UIdeck TeamTutorialsSeptember 15, 2019

Creating High-converting Landing Page for Startup, Business, and SaaS

In this post, you will learn to create a successful landing page from scratch. You may be the one who has gone through several online articles before settling on this one.

Perhaps you are a professional who’s failed on all your previous attempts on designing a perfect landing page. We don’t keep any assumptions on who you are. Our only advice is that you start from SCRATCH.

What’s a Startup?

According to forbes magazine – “A startup is a company working to solve a problem where the solution is not obvious and success is not guaranteed,” says Neil Blumenthal, cofounder and co-CEO of Warby Parker.

I think, we will not need to explain the same thing again and again. If your product is SaaS mobile app which is uncertain about its business it’s also a startup. Startup and SaaS are connected with each other but not the same.

What’s a SaaS Product?

It is mandatory that you learn the basic definition of a SaaS. It’s not like you didn’t know that, but remember when we said ‘Scratch’.

A SaaS software hosted on a server for anyone to use it without having to install them on their devices. Well, we have been using them for a long time for various purposes. Say, Gmail. It is software as a service provided by Google.

Well, there are three categories of cloud computing. SaaS, P(latform)aaS, and I(nfrastructure)aaS. We don’t have to dive into those topics. Just keep in mind that cloud computing is the future, and SaaS is growing way faster than we think.

The Key Elements

Ayro UI’s Elements

You are all up for creating a Startup or SaaS landing page; a page that converts. Before proceeding into the process after munching on a few how-to articles here and there, you should be aware of the chances of your page descending into the inevitable dead pit where there is, literally, a strong repulsion for conversion.

The problem with most people who are designing a SaaS landing page is that they do not have an end goal. An end goal defines how your landing page is going to be presented in front of the prospects. Without that, no matter how meticulous the structure could be, you would never have people click on that fancy signup button. Because you have obviously not included what could have been the crucial element for conversion. Because you didn’t have an end goal. And the articles and guides you read online wouldn’t tell what your end goal is.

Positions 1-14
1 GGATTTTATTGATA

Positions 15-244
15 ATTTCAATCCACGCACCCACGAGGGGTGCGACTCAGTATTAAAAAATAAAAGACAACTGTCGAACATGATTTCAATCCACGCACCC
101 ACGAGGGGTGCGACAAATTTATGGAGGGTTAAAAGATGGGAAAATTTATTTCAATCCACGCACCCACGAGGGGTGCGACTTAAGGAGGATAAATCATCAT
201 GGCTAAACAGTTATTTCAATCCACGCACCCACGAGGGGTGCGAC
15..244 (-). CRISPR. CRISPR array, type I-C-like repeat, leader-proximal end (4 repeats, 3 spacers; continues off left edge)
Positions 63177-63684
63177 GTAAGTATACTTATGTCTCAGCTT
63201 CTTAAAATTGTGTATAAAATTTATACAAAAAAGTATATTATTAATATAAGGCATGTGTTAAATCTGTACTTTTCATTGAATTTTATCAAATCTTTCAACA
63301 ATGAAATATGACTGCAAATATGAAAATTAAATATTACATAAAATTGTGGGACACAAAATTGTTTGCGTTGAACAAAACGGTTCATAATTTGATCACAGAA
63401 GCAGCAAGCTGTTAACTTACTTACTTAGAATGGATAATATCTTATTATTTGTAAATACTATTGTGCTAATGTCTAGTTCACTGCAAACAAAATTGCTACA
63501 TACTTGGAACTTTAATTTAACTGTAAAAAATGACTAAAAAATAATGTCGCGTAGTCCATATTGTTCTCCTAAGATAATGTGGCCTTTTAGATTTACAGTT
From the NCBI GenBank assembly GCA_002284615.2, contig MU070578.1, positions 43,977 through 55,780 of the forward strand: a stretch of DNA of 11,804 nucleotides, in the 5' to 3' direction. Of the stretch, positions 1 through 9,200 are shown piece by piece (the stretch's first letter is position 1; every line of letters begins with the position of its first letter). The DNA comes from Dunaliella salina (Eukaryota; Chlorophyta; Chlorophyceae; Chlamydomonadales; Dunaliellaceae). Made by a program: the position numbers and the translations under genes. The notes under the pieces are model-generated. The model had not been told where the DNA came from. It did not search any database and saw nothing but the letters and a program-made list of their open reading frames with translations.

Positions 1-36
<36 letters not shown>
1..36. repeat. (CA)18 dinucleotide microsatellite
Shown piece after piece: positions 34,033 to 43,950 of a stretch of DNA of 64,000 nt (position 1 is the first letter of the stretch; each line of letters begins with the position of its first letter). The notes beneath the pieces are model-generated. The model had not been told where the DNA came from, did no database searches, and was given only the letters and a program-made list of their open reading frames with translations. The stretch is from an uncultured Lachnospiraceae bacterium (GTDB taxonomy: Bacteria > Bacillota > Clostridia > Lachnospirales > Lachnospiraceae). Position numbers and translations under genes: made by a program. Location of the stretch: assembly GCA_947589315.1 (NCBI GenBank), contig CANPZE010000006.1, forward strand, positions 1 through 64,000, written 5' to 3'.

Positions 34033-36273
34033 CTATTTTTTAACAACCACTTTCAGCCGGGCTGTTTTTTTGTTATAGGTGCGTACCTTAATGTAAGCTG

What does a perfect landing page do?

Well, a user is a prospect who might reach you from anywhere. He might be someone looking for an easy drag and drop website builder for his new book store. He would Google it, and if your SEO is better enough, he might land on your site’s landing page.

Now you got only a few seconds to convince him to stay and explore your site. That’s what a perfect landing page do first; make them stay for an extra while.

The conversion process comes after that.

Let’s say, you have landed on one of the Zoho’s products page and let’s assume that it is not some reputed brand, and you have reached there through Google’s search results.

You have obviously landed there with a sound knowledge of what you want. Now the question is, what’s your first impression? Are those bold intro words make you want to explore further? Is the first impression captivating enough?

These are the questions you should ask yourself when you create a landing page for a product no matter whether it’s popular or not.

“The users come with a goal, and you should promise them to fulfil that within the first few seconds”

After First Impression

When the user is convinced to explore the page further, there are only a few things you want them to do. In fact, there is only one thing you want from them – conversion.

1. If you are providing banking related service, you will want them to open an account.

2. If you are having a convincing product, you will want to hook them up with the free trial.

3. Well, if you write a blog on a particular niche, you will need your readers to subscribe to a newsletter.

4. You can even put up a product for pre-order, and calculate the viability of the business.

by Dixita Ganatra

Whatever the service could be, you just want them to buy it from you. A single purpose. Your entire page design should satisfy that purpose.

Outline of a Landing Page

A landing page should cover whatever the doubts a user might have initially, and make them perform an action. Keeping that in mind, you should also know that there is no particular rule on the design of a landing page.

Perfection lies where the details are. You are walking them through a particular service, so each and every element in the page should collectively create an ambiance that would encourage the user to proceed further.

Still, there are a few common elements that you would find on every successful landing pages. (Apart from the header, and footer)

  • Intro

  • Promise

  • Validation

  • Call-To-Action

Whatever you do with these elements speak a lot about how efficient marketer you are.

Getting into detail


According to Neil Patel, the value proposition has a great impact on the conversion rate. The product or service you promise should stand apart from its competition. Even though it is not, the intro should say otherwise. You are not lying, you are just luring them into the further part of the page that would convince them where you are better than your competitors.

  • Headline